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Correspondence  |   October 2012
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Author Affiliations & Notes
  • Harriet W. Hopf, M.D.
    *
  • *University of Utah, Salt Lake City, Utah.
Article Information
Correspondence
Correspondence   |   October 2012
In Reply
Anesthesiology 10 2012, Vol.117, 923. doi:10.1097/ALN.0b013e31826a141e
Anesthesiology 10 2012, Vol.117, 923. doi:10.1097/ALN.0b013e31826a141e
We appreciate the comments of Chalifoux and Feuer regarding our recent Images in Anesthesiology article.1 We agree that identifying a specific site to isolate contaminated items is the key point, and that anesthesiologists may choose different options in meeting the goal. In our experience, we have found the chest to be a convenient location that allows us to keep our patient under continuous direct vision. We have not found the towel containing the contaminated equipment to interfere with auscultation and confirmation of endotracheal tube placement, and the towel allows for easy and rapid removal of the equipment after placement is verified. Using the anesthesia machine is an alternative, but we find this requires turning away from the patient, although we have colleagues who prefer that configuration. We agree that the chest is not ideal for small pediatric patients, but in that case there is generally room on the operating table for the towel. A Mayo stand or similar mobile tray is an excellent alternative, but requires additional workspace and may not be convenient in all anesthetizing locations. The crux of our proposal is to have a convenient space clearly identified as dirty to reduce anesthesia workspace contamination after intubating a patient. Anesthesia providers should create a systematic approach that works for their unique set of circumstances.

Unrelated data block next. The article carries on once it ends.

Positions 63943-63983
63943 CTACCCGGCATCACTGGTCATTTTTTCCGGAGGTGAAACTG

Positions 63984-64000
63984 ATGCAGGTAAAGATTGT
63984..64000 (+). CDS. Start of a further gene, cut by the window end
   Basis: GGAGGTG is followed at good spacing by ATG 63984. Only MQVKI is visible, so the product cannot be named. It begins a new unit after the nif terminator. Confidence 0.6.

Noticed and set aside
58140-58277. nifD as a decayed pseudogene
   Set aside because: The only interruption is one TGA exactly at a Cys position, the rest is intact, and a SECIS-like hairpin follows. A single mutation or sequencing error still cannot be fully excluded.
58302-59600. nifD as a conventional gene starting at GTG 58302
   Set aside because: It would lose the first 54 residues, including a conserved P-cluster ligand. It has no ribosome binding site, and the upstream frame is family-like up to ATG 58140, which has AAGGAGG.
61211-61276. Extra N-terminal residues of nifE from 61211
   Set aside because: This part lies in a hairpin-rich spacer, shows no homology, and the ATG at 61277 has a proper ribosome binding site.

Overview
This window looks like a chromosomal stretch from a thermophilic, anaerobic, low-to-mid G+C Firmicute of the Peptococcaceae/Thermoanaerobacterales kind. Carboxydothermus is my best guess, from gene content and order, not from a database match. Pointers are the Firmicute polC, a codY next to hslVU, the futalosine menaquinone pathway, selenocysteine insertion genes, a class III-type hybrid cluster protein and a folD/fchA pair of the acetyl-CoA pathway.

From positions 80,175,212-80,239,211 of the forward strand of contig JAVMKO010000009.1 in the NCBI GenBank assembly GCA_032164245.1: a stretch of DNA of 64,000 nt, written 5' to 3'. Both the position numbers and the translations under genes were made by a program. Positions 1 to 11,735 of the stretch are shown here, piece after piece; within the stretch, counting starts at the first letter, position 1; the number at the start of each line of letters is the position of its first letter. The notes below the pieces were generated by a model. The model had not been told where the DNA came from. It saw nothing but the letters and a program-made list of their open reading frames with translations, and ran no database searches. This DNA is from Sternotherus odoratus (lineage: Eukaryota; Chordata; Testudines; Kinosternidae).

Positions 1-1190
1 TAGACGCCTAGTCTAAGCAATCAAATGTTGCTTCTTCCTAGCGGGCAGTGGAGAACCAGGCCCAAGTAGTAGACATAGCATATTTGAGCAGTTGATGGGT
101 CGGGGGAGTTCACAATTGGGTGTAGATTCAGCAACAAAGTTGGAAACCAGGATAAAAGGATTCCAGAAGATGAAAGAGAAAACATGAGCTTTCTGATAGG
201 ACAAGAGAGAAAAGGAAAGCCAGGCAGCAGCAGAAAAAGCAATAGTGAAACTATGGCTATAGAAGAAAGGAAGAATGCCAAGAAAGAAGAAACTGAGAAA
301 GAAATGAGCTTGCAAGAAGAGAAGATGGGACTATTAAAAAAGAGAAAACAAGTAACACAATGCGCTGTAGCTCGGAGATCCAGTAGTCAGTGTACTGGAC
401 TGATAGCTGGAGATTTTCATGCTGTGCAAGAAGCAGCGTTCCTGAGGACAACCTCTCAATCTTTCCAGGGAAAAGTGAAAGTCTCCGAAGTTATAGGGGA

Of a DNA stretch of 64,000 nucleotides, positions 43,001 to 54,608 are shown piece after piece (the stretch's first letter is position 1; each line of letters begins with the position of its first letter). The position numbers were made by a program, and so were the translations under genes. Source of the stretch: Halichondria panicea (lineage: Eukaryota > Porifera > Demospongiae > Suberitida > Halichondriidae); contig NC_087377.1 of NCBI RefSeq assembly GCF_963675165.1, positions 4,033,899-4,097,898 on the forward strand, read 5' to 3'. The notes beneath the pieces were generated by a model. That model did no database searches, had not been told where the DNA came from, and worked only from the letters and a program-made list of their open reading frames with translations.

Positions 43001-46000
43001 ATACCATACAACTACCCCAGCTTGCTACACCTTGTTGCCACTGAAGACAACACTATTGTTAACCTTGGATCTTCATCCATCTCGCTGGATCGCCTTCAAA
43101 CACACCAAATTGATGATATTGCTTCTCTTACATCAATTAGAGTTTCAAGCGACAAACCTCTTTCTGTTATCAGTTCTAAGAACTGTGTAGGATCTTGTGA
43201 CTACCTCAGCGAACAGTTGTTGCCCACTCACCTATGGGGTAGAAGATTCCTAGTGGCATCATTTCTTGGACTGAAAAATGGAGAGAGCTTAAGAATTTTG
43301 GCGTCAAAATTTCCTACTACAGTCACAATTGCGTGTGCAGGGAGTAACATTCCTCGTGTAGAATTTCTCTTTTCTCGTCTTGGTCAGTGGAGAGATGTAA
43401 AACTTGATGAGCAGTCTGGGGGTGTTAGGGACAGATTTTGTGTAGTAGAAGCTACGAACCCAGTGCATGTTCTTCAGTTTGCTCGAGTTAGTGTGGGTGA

Reference
Reference
Mecham EM, Hopf HW: A proposal to minimize work area contamination during induction. ANESTHESIOLOGY 2012; 116:712